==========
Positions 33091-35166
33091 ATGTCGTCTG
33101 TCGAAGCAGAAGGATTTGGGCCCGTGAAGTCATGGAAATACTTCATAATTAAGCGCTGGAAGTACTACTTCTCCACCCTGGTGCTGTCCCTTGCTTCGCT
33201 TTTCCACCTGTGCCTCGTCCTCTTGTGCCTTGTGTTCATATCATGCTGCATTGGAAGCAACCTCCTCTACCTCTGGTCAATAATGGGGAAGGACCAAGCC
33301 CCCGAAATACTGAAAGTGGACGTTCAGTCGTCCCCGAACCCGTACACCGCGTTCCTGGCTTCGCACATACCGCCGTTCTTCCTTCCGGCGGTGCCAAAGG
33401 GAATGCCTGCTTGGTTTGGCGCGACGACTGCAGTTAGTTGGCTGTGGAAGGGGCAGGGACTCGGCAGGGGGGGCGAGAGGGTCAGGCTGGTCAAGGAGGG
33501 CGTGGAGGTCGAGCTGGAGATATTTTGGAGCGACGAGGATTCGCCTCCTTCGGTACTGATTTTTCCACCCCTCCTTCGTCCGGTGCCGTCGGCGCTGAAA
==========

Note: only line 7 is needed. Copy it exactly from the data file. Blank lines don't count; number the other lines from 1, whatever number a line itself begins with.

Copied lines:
33501 CGTGGAGGTCGAGCTGGAGATATTTTGGAGCGACGAGGATTCGCCTCCTTCGGTACTGATTTTTCCACCCCTCCTTCGTCCGGTGCCGTCGGCGCTGAAA